Creative Capitalism

     My favorite news story last week was, of course, the McDonald’s end-around. It’s an inspiration for creativity and, in an odd sort of way, a political lesson.
     It may make sense not to do anything.
     In case you missed it, San Francisco enacted an ordinance banning toy giveaways with meals that don’t meet nutritional standards. Happy Meals were supposed to be less happy.
     So McDonald’s (followed by Burger King) complied with the law by charging a dime for the toys if purchased with a kids’ meal.
     There are some who think this was a stroke of genius on the part of McDonald’s, but is it really? Do you have to consult a lawyer to come up with the idea of charging for something so it’s not free?
     I don’t think they taught that in law school. If they did, I missed the course. Maybe I should have signed up for the Avoiding Legislative Intent course.
     This is the kind of story that makes me want to come up with alternatives – for both the fast food persons (remember – corporations are people) and lawmakers. Good lawyering, after all, is all about creativity. What else could have been done here?
     McDonald’s, after all, may seem like a Libertarian hero by striking a blow for our right to have fat children, but there are other things they could have been done.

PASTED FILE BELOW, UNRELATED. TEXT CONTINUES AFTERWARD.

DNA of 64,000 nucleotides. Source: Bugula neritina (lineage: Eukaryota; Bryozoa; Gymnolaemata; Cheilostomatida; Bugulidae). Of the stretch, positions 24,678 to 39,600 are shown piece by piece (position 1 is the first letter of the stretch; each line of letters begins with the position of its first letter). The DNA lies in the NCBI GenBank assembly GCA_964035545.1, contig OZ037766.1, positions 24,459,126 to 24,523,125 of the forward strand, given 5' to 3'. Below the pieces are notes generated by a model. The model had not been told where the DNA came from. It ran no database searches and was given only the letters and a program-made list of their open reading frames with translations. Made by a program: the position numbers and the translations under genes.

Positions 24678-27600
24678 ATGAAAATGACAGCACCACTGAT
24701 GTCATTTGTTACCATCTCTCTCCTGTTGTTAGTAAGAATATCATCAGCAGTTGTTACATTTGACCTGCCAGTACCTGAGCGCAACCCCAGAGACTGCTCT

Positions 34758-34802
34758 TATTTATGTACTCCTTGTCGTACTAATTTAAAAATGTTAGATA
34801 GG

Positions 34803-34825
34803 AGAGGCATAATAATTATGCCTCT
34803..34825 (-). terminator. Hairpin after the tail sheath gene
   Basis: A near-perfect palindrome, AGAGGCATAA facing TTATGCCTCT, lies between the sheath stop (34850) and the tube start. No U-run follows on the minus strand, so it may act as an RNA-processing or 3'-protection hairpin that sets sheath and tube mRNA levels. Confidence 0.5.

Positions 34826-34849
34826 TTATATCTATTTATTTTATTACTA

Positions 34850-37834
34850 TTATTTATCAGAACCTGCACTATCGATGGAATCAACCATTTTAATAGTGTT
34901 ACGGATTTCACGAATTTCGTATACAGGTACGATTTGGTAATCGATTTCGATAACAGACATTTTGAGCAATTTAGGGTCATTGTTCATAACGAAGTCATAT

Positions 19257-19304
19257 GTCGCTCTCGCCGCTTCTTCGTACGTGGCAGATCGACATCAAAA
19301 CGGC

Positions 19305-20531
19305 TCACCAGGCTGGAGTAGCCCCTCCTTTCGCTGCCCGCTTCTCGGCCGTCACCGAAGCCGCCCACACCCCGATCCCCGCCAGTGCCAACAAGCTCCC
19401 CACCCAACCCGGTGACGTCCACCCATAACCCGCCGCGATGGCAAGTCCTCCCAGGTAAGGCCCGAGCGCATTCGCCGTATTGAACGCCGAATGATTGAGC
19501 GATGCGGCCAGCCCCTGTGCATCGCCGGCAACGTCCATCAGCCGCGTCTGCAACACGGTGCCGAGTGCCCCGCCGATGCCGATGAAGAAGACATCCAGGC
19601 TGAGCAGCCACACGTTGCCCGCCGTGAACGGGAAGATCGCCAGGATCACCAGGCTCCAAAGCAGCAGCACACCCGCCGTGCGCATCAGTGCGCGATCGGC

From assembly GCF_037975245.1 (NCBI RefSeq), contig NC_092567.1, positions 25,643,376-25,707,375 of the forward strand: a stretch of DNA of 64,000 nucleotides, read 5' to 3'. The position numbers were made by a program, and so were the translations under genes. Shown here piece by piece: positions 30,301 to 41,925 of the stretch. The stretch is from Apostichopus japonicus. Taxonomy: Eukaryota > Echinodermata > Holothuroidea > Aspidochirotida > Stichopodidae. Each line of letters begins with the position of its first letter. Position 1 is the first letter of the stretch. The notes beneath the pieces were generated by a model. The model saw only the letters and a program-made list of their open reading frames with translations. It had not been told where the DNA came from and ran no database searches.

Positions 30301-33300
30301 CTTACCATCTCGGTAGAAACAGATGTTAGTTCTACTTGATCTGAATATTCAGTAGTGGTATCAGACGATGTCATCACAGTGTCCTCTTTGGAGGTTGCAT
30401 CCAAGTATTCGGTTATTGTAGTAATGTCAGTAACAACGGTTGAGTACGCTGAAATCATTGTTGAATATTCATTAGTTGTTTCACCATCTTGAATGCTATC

For example, they could have charged four dollars for the toy and thrown in a meal with each purchase. Then they wouldn’t have had to raise their prices and they could have been a hero for fighting inflation too.
     There’s a nutritional plus to that method too. You don’t have to eat the meal if all you want is the toy.
     Yes, I know you’re thinking you don’t have to eat the meal if you pay for it either. But, come on. You paid for it.
     There’s another less obvious but, I think, more devious alternative. McDonald’s could have started selling Happy Meals with apples and broccoli.
     I know that sounds insane. I know that sounds like the end of capitalism as we know it – but nothing could be further from the truth.
     Here’s what happens: to get the toy, you have to buy your kid something healthy. He or she scrunches up his or her nose. There is tension in the air.
     And then comes the inevitable question: “Do you want fries with that?”
     Of course you do!
     Now McDonald’s has sold you a Happy Meal and extra fries. Maybe even an extra burger. It’s a bonanza for shareholders.
     This is a missed corporate opportunity.
     So what should lawmakers have done?
     Nothing. There’s always going to be someone figuring a way to get around rules. Legislators should save themselves from the stress.
     Which brings us to the political lesson. I’m still getting solicitations from the No Labels organization imploring me to stand for nothing aside from not arguing with anyone.
     Maybe this is their point: doing stuff doesn’t help anyway. You might as well wait for the lawsuits to start pouring in.
     I mean that literally.
     If you pass laws – say, for example, handicapped access or environmental regulations – you get lawsuits.
     If you don’t pass laws, you get lawsuits from people falling down and choking.
     If you restrict class actions, you get mobs of individual plaintiffs.
     If you restrict banking fees, banks come up with other charges.
     And then there’s the tax code. Need I say more?
     This is what creativity and capitalism are all about.

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